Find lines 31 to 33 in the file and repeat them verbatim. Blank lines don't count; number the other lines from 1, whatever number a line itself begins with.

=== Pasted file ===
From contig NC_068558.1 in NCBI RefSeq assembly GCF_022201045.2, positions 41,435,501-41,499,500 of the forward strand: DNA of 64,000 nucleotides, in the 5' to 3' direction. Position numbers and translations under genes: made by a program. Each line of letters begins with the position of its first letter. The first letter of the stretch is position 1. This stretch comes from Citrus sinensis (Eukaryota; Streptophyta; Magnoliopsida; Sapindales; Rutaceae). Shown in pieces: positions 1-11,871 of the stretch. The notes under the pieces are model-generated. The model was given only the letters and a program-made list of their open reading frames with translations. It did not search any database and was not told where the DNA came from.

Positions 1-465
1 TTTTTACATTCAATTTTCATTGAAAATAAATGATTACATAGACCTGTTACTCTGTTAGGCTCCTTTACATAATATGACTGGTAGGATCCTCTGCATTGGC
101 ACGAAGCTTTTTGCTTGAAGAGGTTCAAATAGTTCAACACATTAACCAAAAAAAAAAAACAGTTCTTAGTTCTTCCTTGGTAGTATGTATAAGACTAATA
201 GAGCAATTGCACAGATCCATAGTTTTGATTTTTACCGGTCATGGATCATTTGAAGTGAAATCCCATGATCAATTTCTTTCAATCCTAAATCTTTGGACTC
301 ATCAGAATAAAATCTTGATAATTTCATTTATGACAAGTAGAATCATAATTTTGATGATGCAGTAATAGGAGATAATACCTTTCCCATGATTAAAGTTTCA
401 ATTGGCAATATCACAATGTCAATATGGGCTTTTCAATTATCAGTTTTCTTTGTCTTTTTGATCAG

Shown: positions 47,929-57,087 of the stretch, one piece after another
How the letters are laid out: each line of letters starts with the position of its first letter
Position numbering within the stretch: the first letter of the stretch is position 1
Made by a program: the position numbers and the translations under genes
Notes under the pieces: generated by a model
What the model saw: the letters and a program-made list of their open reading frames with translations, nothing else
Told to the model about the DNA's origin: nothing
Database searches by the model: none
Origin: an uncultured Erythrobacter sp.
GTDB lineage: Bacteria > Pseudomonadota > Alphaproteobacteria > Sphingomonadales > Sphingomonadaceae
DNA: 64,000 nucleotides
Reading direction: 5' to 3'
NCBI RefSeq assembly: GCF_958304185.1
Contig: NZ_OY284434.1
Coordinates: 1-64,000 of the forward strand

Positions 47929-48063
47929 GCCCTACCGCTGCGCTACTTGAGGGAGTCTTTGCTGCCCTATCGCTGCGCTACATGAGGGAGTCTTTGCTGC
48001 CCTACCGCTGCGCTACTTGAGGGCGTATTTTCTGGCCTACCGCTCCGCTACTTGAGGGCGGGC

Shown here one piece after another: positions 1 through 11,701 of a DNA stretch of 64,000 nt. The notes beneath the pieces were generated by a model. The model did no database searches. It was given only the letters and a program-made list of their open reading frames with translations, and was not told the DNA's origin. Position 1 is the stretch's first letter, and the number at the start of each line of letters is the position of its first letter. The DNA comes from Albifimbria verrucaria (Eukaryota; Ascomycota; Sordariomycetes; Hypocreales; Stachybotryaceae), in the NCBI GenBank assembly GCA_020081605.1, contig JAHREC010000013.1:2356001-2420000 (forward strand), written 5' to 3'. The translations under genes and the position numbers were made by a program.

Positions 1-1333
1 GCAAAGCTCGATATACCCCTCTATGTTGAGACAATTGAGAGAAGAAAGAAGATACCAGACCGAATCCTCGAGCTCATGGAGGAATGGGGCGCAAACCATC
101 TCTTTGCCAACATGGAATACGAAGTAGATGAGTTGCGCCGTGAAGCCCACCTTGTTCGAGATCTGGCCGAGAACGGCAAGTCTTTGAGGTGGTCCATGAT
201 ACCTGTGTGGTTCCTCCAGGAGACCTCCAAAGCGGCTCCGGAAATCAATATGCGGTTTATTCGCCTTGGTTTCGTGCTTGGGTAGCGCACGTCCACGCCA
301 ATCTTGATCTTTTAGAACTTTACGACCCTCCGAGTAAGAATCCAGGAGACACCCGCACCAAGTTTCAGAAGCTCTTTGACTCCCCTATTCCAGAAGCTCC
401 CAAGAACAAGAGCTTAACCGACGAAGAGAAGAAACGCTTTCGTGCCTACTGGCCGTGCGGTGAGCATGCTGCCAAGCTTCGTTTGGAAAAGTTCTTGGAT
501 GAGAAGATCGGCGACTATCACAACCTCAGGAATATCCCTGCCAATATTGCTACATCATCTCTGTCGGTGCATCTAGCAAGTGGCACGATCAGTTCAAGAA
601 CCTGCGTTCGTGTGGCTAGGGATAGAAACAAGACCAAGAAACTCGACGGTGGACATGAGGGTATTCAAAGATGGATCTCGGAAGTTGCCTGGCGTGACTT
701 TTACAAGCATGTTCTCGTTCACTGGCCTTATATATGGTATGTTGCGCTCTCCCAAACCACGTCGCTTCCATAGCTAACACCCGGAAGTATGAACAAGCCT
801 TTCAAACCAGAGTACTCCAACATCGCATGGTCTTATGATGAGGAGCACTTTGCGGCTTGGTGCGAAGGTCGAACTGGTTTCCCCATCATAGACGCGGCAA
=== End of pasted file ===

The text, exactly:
301 ATCTTGATCTTTTAGAACTTTACGACCCTCCGAGTAAGAATCCAGGAGACACCCGCACCAAGTTTCAGAAGCTCTTTGACTCCCCTATTCCAGAAGCTCC
401 CAAGAACAAGAGCTTAACCGACGAAGAGAAGAAACGCTTTCGTGCCTACTGGCCGTGCGGTGAGCATGCTGCCAAGCTTCGTTTGGAAAAGTTCTTGGAT
501 GAGAAGATCGGCGACTATCACAACCTCAGGAATATCCCTGCCAATATTGCTACATCATCTCTGTCGGTGCATCTAGCAAGTGGCACGATCAGTTCAAGAA